Mavis Staples’ career resurgence over the past decade or so might not have been predictable, but by now it feels nearly inevitable. Maybe it was the post-9/11 feeling in the US, maybe it correlates to the shift in politics and the election of Barack Obama in 2008, and maybe it corresponds to the visible fractures in the US right now. Probably her return relates to all of that and more, just as the Staple Singers were utterly relevant during their prime and more. Staples brings a considered empathy to her music, matching the needs and experiences of her audience with committed understanding.
Of course, that understanding wouldn’t mean so much if the music wasn’t so good, and Mavis has matched her unique sense of delivery with strong bands and songwriters over the past few years. None of this new music rejects tradition, though, positing her as a sort of senior adviser to the world of music-enacting-justice. She offers sturdiness even while retaining wisdom. Her latest release, Live in London captures the fullness of this current work. Recorded over two nights in, yes, London, the album highlights where Staples is now without turning back on the past.
The move makes sense artistically. We don’t need new renditions of “Respect Yourself” or “I’ll Take You There” (not that we’d turn them down), but updating Little Milton’s “We’re Gonna Make It” highlights a decades-long persistence. Staples won’t stop. Looking back at the Curtis Mayfield-written “Let’s Do It Again” lets her dodge a simplistic social justice narrative, developing a fullness in the world of the album, as does – in a different way – performing Pops Staples’ “What You Gonna Do”. Staples also revisits her work with David Byrne and “Slippery People,” a track that takes on some weighted meaning in a set performed by a gospel singer searching for hope.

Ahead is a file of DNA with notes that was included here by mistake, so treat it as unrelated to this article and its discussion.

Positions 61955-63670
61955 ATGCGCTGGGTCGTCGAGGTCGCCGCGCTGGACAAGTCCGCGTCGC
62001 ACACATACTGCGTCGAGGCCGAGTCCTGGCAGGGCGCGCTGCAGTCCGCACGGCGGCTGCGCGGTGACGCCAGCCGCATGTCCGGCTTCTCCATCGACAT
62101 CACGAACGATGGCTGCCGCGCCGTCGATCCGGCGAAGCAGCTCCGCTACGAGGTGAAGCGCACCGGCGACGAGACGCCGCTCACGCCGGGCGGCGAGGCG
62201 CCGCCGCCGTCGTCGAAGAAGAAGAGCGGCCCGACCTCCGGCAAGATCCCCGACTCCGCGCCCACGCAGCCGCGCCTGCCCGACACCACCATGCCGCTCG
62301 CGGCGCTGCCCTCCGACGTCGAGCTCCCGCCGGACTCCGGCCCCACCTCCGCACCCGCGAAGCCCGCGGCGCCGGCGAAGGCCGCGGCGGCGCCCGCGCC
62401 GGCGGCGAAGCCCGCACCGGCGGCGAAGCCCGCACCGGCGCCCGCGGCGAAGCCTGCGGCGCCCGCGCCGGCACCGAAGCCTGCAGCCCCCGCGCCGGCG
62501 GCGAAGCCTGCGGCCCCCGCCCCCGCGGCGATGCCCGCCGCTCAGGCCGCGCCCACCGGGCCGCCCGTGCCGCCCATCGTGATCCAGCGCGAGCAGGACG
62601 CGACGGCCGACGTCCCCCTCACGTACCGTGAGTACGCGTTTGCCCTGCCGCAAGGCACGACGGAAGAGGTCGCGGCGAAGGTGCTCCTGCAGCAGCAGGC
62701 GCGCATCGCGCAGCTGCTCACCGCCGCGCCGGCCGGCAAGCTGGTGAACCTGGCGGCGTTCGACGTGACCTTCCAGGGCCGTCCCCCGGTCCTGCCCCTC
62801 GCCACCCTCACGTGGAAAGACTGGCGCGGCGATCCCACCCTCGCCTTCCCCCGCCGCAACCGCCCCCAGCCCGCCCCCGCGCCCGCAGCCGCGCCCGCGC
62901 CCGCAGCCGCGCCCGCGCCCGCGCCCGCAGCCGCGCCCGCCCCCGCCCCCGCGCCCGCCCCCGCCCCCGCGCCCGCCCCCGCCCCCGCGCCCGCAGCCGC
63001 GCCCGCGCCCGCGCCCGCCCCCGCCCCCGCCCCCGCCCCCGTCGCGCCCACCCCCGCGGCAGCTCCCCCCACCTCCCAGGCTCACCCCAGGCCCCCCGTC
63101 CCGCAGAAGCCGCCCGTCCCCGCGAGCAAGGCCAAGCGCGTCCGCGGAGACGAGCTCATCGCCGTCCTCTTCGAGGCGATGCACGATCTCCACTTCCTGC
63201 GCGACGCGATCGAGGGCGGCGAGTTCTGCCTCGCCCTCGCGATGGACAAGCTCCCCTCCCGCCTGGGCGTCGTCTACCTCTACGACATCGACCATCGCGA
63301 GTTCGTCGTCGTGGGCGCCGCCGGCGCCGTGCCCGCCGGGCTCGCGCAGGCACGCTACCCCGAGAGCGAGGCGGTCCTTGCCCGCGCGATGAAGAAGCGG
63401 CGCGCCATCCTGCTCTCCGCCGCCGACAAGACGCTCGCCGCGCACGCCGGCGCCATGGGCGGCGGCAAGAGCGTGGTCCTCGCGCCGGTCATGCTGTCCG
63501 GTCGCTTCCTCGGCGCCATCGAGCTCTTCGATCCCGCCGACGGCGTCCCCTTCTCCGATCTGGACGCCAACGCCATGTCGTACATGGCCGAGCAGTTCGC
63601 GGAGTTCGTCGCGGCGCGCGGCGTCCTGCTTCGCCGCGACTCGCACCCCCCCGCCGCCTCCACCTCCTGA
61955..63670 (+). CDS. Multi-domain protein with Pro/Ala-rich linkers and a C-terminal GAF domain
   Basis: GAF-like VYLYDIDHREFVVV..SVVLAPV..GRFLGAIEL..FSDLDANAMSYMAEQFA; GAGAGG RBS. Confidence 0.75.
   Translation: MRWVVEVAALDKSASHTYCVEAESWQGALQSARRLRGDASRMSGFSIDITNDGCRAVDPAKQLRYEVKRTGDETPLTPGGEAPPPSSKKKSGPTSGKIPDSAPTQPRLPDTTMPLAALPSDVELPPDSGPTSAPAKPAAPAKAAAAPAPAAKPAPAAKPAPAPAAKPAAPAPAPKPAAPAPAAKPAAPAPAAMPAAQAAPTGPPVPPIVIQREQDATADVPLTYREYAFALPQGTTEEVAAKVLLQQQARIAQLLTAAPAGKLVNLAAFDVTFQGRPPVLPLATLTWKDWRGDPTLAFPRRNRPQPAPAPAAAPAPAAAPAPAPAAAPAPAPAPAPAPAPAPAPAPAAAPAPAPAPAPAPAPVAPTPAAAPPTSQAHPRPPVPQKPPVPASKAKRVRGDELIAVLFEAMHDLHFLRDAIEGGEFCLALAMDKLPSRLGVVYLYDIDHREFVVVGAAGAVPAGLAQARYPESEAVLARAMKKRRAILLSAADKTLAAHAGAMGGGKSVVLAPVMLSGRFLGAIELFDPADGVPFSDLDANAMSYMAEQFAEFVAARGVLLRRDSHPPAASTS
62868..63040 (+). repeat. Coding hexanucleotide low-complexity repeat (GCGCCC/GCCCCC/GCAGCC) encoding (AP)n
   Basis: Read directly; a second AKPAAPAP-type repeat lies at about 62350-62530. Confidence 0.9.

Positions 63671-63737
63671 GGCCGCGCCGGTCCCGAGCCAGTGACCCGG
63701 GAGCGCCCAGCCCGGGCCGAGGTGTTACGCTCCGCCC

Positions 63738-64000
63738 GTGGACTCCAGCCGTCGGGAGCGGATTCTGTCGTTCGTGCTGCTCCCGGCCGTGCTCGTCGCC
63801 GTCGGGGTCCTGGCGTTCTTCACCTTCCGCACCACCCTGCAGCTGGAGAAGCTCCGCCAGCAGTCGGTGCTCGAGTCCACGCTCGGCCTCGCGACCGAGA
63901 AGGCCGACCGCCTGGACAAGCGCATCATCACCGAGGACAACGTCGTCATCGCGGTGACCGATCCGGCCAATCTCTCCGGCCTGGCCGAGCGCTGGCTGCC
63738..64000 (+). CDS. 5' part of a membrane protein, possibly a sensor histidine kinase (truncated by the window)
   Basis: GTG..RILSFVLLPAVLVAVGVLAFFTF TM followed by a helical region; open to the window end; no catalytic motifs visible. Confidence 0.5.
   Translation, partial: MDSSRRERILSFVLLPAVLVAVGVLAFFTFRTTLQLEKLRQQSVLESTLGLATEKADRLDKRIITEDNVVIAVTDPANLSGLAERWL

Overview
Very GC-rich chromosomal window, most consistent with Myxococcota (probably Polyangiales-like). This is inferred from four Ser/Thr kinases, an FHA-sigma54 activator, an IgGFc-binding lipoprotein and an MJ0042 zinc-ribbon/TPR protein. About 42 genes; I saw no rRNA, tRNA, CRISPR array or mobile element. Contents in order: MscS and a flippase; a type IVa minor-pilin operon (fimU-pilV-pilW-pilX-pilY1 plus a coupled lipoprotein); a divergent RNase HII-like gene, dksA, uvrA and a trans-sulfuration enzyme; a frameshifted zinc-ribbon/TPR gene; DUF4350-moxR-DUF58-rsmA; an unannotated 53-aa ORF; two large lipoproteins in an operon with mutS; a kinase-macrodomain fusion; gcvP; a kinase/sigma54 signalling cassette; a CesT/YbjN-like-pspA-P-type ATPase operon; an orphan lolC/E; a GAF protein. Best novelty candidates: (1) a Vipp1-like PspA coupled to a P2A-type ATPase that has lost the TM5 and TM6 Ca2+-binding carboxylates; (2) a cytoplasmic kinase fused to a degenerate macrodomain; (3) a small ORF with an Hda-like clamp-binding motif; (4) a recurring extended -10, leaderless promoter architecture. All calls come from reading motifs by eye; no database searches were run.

The newer tracks hold up; Staples hasn’t relied on her history to make these new albums. With a tight band backing her, there’s little to signify past or present in the effortless move to perform currently valuable material. “Love and Trust” opens the album as a stomping mission statement. With Staples’s vocals behind these lyrics, they gather potency. “No Time for Cryin'”, a 2017 track co-written by Staples and Jeff Tweedy, gets the audience clapping and makes another anthemic call about the “work to do”. Staples doesn’t fight with nostalgia. She turns history to present needs, and she makes new statements so that her invigorating support doesn’t flag.
Live in London doesn’t offer especially new insight into an artist who has made clear statements. It does, however, show that as she approaches 80, Mavis Staples has an outlook and a vitality that should be influential on today’s culture, whether in smart uses of tradition or new creative ventures. Staples speaks to something deeply broken in our society and in us, but she doesn’t just fight the power or offer a balm. Instead, she encourages and empathizes, providing a hopeful vision and helping to take us there. Maybe the surprise isn’t that she’s returned so powerfully, but that we ever stopped listening.